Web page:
Environmental spotlight falls on big business



Posted in: Environment

Environmental spotlight falls on big business

June 01, 1992

International commercial banks made a formal commitment to the United Nations in New York on May 6, to pursue common principles of environmental protection in their operations. 31 banks from 23 countries formally endorsed the Statement by Banks on the Environment and Sustainable Development which commits the banks to move “towards the integration of environmental considerations into internal operations and business decisions”. They promised to include environmental risks on the normal checklist of risk assessment and management.

The Statement was drawn up over the past year by an advisory group of 5 banks working with the UN Environment Programme, including NatWest, Deutsche Bank and the Hong Kong and Shanghai Bank. The Royal Bank of Scotland was among the signatories of the final Statement. Derek Wanless, NatWest’s Group Chief Executive, has commented that the financial services industry has a fundamental role to play in encouraging its customers to improve their environmental performance. Contact Dan Brockbank, NatWest, on 071 726 1081 or Scott Vaughan, UNEP New York, on 010 1 212 963 8094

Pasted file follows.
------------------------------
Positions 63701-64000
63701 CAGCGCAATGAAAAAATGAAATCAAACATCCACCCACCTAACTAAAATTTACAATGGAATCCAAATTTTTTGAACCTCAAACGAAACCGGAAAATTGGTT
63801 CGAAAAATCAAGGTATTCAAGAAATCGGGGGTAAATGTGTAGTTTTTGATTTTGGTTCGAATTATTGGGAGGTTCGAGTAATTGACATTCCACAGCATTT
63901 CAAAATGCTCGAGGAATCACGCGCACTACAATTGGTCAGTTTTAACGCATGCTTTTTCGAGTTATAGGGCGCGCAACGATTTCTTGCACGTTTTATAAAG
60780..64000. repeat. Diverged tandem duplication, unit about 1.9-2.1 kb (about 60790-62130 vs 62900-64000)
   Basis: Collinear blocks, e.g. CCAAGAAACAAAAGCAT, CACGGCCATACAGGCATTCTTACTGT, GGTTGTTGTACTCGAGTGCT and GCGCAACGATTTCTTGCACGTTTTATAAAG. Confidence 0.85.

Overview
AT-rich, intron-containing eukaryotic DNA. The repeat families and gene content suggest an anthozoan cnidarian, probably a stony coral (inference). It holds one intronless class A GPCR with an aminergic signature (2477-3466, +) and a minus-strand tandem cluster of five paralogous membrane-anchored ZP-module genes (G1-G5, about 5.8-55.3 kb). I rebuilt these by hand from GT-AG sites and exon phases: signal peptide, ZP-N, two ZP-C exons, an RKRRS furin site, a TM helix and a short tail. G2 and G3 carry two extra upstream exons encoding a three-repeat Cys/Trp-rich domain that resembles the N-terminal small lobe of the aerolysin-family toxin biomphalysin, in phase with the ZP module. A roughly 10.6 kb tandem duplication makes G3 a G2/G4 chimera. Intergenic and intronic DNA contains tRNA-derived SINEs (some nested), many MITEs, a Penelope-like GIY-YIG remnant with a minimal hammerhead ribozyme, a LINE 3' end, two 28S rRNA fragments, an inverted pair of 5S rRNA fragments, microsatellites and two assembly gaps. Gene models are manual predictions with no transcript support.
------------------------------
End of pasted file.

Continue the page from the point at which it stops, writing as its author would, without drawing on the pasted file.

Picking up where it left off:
The Paris-based International Chamber of Commerce (ICC) has issued nine Business Briefs in preparation for the United Nations Conference on Environment and Development (UNCED). These cover both a recommended basic approach to business/environment issues and specific topics such as toxic chemicals, energy and biotechnology. The Briefs were drawn up by a Task Force chaired by Torvild Aakvaag from Norsk Hydro.